End of June

Published in error 2nd November, but it’ll have to do now.
The ‘wramblings’ in the header has, as you will have deduced gentle reader, a silent W which is there for purely aesthetic reasons. I rather like the twothree definitions of ‘ramble’:

  1. Walk for pleasure in the countryside
  2. Talk or write at length in a confused or inconsequential way
  3. (Of a plant) put out long shoots and grow over walls or other plants

(Oxford Dictionaries)
The first two of these I do to a great extent, the second rather more than the first, and the third is a characteristic of many plants that that leg me up when negotiating my way through shrubberies and the like. Got rather distracted there for a while by The Knights Who Say Ni while looking up shrubbery. Incidentally, one of the best insults in the English language has to be “Your mother was a hamster and your father smelled of elderberries”. (see what I mean about the second definition?)

Don’t forget that you can see pictures bigger by clicking on ’em, mousing over should bring up captions. All pictures are on Flickr, here. Continue reading

Keeping on with June

As you, gentle reader will be aware, I walk along the canal towpath most days. What won’t be so obvious, to those who know me as a surly old curmudgeon, is that I have many a happy word for those I pass.

Generally folk will greet each other and me with a fairly cheery “Hi” or comment on the weather. Some will pause with a comment, often about my camera or something they’ve seen that they think was worthy of a snap. Added bonus is meeting people walking dogs. Much fuss can be made of our four legged friends.

I know quite a few anglers because they are often at or near the same place on so many occasions. My usual greeting to them is “Doin’ owt?”. This usually brings either a lament: “Nar, it’s rubbish. They’re not bitin’.” or “Just lost a big ‘un.” or, quite rarely, “Great – twelve in t’ last hour.”

Cyclists are a different kettle of fish. Most are OK – tingling their bells at a reasonable distance and thanking you as they pass. Some just sneak up, the first you know is their tyres hissing on the gravel as they near your heels.

It’s a sign of the times that single women usually pass in silence often with eyes cast down. Can’t blame ’em – there’s a whole load of yobs round here and nothing to mark me as an exception.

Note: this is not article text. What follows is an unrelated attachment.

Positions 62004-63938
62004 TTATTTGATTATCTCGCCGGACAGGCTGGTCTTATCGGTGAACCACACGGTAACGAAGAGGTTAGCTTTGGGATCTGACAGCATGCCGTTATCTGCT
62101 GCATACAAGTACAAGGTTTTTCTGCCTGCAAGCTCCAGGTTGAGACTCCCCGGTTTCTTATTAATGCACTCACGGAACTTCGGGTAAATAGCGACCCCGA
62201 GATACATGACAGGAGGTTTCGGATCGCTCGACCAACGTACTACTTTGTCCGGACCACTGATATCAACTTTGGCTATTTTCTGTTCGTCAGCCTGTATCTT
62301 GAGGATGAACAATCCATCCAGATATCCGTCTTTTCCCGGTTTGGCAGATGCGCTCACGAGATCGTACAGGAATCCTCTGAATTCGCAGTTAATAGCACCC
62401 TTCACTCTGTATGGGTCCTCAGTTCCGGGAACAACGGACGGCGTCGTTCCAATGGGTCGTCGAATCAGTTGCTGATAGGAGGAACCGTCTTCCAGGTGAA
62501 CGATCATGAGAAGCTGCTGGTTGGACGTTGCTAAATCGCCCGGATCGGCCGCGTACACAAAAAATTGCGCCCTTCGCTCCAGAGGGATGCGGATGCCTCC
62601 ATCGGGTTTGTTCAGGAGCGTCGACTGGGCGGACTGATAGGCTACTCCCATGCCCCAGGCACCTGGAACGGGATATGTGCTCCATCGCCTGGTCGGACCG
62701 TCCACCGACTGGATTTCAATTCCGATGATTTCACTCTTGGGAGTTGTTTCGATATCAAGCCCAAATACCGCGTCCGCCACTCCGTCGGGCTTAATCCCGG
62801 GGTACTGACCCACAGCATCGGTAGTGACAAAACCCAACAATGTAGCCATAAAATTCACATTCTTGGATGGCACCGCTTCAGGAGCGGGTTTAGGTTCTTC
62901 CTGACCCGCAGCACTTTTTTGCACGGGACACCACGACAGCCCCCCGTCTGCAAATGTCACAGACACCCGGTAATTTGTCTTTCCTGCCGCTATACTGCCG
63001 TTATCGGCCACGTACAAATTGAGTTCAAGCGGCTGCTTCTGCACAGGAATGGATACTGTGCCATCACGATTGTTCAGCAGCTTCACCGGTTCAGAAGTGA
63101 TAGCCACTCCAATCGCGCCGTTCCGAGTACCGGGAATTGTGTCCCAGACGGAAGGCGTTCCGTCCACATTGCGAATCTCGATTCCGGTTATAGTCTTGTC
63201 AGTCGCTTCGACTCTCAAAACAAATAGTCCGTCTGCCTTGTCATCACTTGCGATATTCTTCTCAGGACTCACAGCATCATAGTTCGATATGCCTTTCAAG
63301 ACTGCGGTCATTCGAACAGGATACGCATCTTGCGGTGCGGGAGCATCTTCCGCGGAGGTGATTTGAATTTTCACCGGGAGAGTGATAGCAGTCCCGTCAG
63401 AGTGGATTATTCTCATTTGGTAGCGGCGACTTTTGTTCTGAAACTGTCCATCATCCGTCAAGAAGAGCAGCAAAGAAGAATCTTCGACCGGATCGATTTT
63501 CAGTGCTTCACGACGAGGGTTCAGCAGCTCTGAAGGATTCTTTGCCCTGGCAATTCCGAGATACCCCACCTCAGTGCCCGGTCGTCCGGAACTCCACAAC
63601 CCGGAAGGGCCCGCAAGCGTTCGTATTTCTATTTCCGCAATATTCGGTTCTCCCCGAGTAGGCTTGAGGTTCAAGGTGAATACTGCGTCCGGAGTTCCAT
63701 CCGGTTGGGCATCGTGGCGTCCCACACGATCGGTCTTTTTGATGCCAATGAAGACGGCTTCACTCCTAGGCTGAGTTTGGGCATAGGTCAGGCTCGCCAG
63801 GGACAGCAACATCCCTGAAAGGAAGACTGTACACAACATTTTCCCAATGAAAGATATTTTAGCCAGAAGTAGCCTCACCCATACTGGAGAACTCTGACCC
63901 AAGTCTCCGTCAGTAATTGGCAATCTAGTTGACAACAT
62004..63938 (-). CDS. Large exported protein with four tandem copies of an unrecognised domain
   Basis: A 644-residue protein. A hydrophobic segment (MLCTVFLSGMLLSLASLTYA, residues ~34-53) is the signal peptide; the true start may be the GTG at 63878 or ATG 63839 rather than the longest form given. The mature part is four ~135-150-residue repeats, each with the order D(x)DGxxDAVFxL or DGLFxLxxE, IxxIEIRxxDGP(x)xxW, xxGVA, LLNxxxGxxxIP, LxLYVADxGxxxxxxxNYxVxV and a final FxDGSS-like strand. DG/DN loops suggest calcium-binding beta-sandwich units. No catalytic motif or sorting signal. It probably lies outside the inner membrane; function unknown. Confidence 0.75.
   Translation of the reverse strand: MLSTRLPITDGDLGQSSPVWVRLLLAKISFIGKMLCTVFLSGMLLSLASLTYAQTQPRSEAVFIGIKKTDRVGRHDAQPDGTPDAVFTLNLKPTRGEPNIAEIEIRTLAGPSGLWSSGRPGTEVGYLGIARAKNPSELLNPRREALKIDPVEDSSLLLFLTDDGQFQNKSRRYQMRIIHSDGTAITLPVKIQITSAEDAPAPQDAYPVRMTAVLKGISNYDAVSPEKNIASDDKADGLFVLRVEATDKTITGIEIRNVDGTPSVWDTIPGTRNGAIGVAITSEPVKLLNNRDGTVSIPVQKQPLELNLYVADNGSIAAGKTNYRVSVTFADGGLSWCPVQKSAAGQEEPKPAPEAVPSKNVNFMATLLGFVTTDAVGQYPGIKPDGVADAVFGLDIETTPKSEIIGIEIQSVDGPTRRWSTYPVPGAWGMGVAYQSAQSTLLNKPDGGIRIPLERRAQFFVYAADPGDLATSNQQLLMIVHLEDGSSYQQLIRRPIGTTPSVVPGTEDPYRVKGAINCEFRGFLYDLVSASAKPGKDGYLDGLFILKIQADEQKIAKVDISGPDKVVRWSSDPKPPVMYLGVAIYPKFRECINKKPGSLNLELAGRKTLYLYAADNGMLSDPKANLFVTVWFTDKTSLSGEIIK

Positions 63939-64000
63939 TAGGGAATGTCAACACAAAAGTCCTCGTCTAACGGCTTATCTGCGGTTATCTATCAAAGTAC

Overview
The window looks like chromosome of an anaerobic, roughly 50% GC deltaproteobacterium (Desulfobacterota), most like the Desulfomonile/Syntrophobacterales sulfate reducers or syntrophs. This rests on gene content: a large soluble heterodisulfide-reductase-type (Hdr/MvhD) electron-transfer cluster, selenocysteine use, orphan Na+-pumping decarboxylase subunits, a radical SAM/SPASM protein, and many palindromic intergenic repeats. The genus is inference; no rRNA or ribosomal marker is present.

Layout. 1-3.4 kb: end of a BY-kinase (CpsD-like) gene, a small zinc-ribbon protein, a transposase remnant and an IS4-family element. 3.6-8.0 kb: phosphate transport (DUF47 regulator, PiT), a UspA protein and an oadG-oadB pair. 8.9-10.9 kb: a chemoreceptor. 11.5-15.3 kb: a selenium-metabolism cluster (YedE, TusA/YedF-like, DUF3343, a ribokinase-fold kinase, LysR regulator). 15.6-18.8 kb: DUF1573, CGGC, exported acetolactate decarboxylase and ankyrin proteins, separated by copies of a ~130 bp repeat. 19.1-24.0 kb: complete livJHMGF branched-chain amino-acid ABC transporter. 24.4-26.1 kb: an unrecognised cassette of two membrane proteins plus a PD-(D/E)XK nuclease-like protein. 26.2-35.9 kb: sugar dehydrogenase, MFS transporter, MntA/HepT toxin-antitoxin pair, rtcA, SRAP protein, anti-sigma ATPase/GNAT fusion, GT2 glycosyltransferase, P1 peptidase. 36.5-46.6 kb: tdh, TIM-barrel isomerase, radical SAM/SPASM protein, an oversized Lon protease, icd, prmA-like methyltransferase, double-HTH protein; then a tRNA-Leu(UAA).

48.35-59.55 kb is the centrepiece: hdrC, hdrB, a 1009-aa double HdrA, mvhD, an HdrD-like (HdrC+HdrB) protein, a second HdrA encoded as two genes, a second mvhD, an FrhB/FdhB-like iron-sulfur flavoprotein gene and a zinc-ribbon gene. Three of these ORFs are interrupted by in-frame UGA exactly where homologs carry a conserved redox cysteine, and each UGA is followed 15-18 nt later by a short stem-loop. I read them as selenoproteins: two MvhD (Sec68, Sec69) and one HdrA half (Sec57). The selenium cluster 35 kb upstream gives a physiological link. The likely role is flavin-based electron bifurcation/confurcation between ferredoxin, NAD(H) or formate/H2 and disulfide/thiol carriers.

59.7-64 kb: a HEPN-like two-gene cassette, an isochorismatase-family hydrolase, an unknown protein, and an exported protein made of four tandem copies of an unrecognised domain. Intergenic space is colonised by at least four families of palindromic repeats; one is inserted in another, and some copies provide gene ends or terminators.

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June Week 2

I’ve been suffering from occasional back nurgle which, with my ‘walk over a mile and the hip goes “clunk‘, has sometimes made walking a bit of a chore. Some days I don’t go at all but they’re few and far between. Minimum usual walk is to town via lake and canal, most often including up to Deep Lock.
Please click on pictures to see ’em bigger.
Or you can see this week hereLINK on flickr


This was one of the ‘minimal’ days:
A squirrel in the trees across the canal and a wren singing its heart out.

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June – Week one

The header picture is of Shireoaks church, Saint Luke’s, from the top of the old pit tip which has been reclaimed and is now a public space with meadows and young woodland.
Until the early 1970s the Church had a spire but it was removed for safety – there was subsidence.
From the Church websiteLINK:

The foundation stone was laid by the then Prince of Wales, later to become Edward VII, on St Luke’s day, 18th October 1861. The same day two years later saw it’s dedication.
Built in “High Church” style it was a present to the village by the fifth Duke of Newcastle-Under-Lyne. The Duke was the owner of the colliery at the village and commissioned the architect Thomas Chambers Hind to build a church for his colliers who “badly want it”.


Thinks: why do kettle spouts have filters? Most(?) folk fill ’em through the spout so anything lodging in there will be poured back out with the contents. Unless your water is very, very, hard, you’re unlikely to have anything filterable originating in the kettle.


On with the pics:
Mouse over pics for captions, click ’em to see them bigger.


Narrowboat Concordia moored at the Lock Keeper before heading up towards Shireoaks. The cock pheasant was displaying noisily on an earth heap left by the groundsman. Most days I take at least one and probably more, series of pics to attack with Hugin panorama maker – often of the pond but occasionally elsewhere. Distant heron and close up daddy long legs.

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It’s here!

I cannot be bothered with blogging when the weather’s decent – I’d rather be out walking, although I do shove some pics up to Flickr after each day’s meander.
So a quick catch up on the summer(ha)‘s pictures.

Don’t forget you can see ’em bigger by clicking on pictures. Click on the first of a batch to start a followable gallery.

Back end of May

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Second bit of May

More of the same,
Don’t forget to click on pics to see ’em bigger.

May 12th

Walk to Lindrick DaleGoogle map. Round the pond, up to Cinderhill via Shireoaks Woodlands (tip), across to Brancliffe Farm, Moses Seat and Lindrick Dale then round back down the canal via Fan Field Farm and Thorpe and Turnerwood locks. Had the obligatory ice cream cornet at Turnerwood; I must photograph one sometime.

The grebes don’t seem to be procreating – the nest is untenanted. Continue reading